The Philosophy In Buhari’s Recovery, By Rafiq Raji
Mr. Buhari is a good man; in the Nigerian context, at least. But he is entrenched in his ways. And so were he to be of full strength, he would likely engage in excesses that could be detrimental to the people he has been ordained to rule for a brief while.
It was a beautiful Saturday morning. The feeling of freshness (or languor if you had a late Friday night) is like no other, in my experience. After a long and often tiring work week, you awake with the usual jolt at the thought that another busy day beckoned, only to be reminded with good cheer that today was not one of those. The relaxed feeling afterwards is often most exhilarating. Of course, I am not going to go into detail about how people spend that time after this realisation. Let us just say, it tends to be most satisfying. So yes, I had a feeling the day was going to be a bright one on the fateful Saturday morning just past. But what was it? The answer would come through soon enough. Muhammadu Buhari was returning home. The ailing Nigerian president had been in England for medical treatment for more than 100 days. Anyone who has been sick knows that what is ordinarily challenging becomes even more so when third parties begin to feign concern. If you are experienced enough, you know most are hypocrites and do not wish you well. If you are wealthy, most are really just wishing you would go kaput so that they can commandeer whatever spoils there are. If you are a political leader, especially one that wields the enormous powers of a Nigerian president, the so-called “hyenas and jackals” just wish you would kick the bucket so they can replace you. And if it looks like God does not seem to be in a hurry, they seek to hasten the process.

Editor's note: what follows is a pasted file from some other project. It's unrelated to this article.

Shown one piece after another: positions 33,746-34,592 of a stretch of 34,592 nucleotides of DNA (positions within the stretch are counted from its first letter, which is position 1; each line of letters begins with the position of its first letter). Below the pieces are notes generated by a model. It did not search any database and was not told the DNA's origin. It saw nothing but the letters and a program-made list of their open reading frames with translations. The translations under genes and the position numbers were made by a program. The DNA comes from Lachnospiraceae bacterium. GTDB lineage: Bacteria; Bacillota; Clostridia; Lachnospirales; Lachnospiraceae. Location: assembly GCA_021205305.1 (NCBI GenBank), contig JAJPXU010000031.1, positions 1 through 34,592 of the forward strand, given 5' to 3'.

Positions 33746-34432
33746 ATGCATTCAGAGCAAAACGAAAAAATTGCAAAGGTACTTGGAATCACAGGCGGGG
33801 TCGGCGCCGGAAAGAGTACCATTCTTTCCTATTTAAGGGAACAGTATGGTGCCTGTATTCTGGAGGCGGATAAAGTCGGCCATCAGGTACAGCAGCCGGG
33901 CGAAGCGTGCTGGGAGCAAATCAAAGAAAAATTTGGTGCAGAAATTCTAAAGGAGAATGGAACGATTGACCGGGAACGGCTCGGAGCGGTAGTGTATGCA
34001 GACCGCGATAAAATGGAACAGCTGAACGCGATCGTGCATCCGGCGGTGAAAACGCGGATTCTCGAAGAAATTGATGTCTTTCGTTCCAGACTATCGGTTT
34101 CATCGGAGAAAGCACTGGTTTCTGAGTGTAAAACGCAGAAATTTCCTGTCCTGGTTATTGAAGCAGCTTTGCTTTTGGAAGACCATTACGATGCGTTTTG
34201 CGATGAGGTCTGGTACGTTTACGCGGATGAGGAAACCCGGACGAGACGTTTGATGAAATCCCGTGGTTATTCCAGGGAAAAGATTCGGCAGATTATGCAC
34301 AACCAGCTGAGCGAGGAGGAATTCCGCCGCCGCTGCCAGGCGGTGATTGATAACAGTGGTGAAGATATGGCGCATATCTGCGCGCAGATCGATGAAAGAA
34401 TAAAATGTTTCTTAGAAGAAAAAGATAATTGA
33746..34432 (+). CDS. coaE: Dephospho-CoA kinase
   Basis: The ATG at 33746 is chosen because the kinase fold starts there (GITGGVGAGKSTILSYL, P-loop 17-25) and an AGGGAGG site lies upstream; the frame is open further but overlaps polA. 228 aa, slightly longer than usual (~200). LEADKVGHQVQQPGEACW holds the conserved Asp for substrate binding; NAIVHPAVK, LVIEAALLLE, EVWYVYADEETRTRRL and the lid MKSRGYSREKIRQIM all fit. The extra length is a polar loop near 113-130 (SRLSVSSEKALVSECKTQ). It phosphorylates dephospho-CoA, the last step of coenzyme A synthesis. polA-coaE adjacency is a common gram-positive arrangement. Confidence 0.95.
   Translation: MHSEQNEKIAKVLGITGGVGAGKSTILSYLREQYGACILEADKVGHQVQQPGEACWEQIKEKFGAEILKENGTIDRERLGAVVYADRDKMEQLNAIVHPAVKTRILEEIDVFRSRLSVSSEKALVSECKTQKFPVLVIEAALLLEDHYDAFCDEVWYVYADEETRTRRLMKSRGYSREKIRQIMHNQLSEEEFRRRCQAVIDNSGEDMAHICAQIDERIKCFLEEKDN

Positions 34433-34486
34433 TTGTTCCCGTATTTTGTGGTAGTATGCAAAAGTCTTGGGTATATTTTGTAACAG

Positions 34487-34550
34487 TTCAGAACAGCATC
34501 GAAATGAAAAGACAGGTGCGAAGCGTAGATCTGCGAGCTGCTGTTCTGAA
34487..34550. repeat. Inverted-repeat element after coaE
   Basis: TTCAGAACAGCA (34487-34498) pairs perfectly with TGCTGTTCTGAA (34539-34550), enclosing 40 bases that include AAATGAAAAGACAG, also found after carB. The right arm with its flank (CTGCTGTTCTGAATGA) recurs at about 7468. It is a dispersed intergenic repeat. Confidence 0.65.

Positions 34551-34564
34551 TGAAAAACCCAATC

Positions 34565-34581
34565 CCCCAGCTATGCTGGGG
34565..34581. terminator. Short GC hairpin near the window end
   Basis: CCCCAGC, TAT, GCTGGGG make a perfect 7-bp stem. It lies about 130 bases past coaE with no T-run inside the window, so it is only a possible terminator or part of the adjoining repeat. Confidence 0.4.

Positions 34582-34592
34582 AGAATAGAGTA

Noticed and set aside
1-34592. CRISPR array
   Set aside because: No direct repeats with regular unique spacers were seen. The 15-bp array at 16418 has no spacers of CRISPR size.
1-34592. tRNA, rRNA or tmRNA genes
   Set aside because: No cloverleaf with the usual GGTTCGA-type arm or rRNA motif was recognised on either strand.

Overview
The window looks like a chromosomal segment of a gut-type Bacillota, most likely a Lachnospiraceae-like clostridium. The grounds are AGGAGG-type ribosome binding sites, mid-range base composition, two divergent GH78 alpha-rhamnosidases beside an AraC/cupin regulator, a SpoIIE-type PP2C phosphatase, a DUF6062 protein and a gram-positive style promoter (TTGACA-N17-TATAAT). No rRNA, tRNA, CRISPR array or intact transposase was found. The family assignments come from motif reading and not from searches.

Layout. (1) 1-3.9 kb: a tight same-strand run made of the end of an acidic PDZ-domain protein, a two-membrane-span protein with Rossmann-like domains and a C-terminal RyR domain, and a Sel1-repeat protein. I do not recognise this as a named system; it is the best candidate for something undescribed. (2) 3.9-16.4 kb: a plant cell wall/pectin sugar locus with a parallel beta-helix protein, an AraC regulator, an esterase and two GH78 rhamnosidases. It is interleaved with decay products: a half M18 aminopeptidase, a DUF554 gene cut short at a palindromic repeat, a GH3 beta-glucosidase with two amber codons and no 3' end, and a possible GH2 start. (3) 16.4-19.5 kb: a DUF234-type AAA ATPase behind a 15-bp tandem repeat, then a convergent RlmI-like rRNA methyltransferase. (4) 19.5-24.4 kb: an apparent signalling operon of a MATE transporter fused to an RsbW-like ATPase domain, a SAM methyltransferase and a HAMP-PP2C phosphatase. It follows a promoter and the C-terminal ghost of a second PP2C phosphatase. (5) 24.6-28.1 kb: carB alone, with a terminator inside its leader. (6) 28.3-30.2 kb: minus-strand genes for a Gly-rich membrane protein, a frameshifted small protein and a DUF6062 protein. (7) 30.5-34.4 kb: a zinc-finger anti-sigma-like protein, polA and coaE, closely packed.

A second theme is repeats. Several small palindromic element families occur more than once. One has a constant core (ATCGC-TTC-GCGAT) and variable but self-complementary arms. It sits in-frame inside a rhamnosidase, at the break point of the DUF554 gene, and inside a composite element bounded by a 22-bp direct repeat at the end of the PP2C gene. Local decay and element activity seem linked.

Only President Buhari would be able to say what myriad spiritual battles he has had to face since he assumed office two years ago. Not that we should care; afterall he asked for the job. Still, his recent recovery (and victory) is as much a physical one as it is a spiritual one. When Reuben Abati, the former media aide to former president, Goodluck Jonathan, revealed his suspicions about demonic forces at the presidential residence, he was derided. Thankfully, Mr. Abati stuck to his guns. Incidentally, the loudest of his critics then are also those who know very intimately well what he was talking about. Muslims are taught about the many creatures of Almighty God and the many dimensions and forms they take. They are also taught that God created man superior to all beings. All, except Him. This is why those who lose their way in search of temporal greatness are first made to degrade themselves before these inferior beings, before the help they seek is provided them. Knee deep into those treacherous waters, they find out too late that whatever supposed good they had hoped for, pales in comparison to what they are forced to give up. Let us just say a significant portion of the Nigerian elite is beholden not to God but to these nefarious forces. And people like Mr. Buhari are outliers in the Nigerian context. To these forces, his kind should not be allowed to prevail, lest their own brethren might begin to think there are other ways to glory. (But of course, there are; albeit steep, difficult but ultimately attainable and sustainable.)